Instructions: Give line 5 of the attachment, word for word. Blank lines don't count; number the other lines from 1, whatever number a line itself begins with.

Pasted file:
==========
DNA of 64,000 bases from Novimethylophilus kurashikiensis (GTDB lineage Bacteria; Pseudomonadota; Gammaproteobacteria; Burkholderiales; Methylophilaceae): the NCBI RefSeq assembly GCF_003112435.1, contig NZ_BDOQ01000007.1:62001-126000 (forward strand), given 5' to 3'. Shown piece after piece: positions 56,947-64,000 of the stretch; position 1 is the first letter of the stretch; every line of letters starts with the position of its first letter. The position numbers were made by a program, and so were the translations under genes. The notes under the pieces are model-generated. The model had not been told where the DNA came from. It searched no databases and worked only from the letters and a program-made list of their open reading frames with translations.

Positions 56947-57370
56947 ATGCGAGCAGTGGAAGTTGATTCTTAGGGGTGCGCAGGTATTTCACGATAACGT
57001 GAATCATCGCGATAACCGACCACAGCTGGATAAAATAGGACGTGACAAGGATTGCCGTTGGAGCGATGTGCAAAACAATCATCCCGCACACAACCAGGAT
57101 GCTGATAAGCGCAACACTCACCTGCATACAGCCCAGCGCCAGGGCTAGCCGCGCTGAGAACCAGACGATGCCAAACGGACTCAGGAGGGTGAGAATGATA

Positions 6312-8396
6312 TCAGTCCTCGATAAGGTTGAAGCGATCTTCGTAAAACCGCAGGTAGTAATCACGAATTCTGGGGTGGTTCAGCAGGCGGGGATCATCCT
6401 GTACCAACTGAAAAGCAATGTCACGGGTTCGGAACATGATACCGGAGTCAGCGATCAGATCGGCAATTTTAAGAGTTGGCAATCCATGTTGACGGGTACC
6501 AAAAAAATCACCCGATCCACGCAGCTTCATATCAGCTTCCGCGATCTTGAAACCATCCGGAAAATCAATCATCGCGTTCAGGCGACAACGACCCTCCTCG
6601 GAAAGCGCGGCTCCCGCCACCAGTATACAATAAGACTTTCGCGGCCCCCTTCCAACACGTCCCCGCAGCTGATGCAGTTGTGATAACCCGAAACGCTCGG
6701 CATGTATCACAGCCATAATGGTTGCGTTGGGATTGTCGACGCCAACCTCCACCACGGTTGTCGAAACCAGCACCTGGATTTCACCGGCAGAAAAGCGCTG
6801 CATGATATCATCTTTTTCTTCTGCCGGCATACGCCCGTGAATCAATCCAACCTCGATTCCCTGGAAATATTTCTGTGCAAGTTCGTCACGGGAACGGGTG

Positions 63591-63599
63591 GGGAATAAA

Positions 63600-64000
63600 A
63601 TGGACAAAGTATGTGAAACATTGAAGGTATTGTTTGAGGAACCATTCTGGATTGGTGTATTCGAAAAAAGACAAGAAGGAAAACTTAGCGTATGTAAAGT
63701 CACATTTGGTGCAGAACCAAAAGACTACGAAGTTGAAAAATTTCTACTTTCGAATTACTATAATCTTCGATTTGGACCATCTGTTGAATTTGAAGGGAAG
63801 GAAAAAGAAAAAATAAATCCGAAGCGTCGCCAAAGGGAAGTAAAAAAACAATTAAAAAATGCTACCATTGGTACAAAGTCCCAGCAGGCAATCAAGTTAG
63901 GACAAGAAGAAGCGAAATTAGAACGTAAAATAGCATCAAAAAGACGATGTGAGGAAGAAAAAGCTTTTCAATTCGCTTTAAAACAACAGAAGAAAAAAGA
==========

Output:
57101 GCTGATAAGCGCAACACTCACCTGCATACAGCCCAGCGCCAGGGCTAGCCGCGCTGAGAACCAGACGATGCCAAACGGACTCAGGAGGGTGAGAATGATA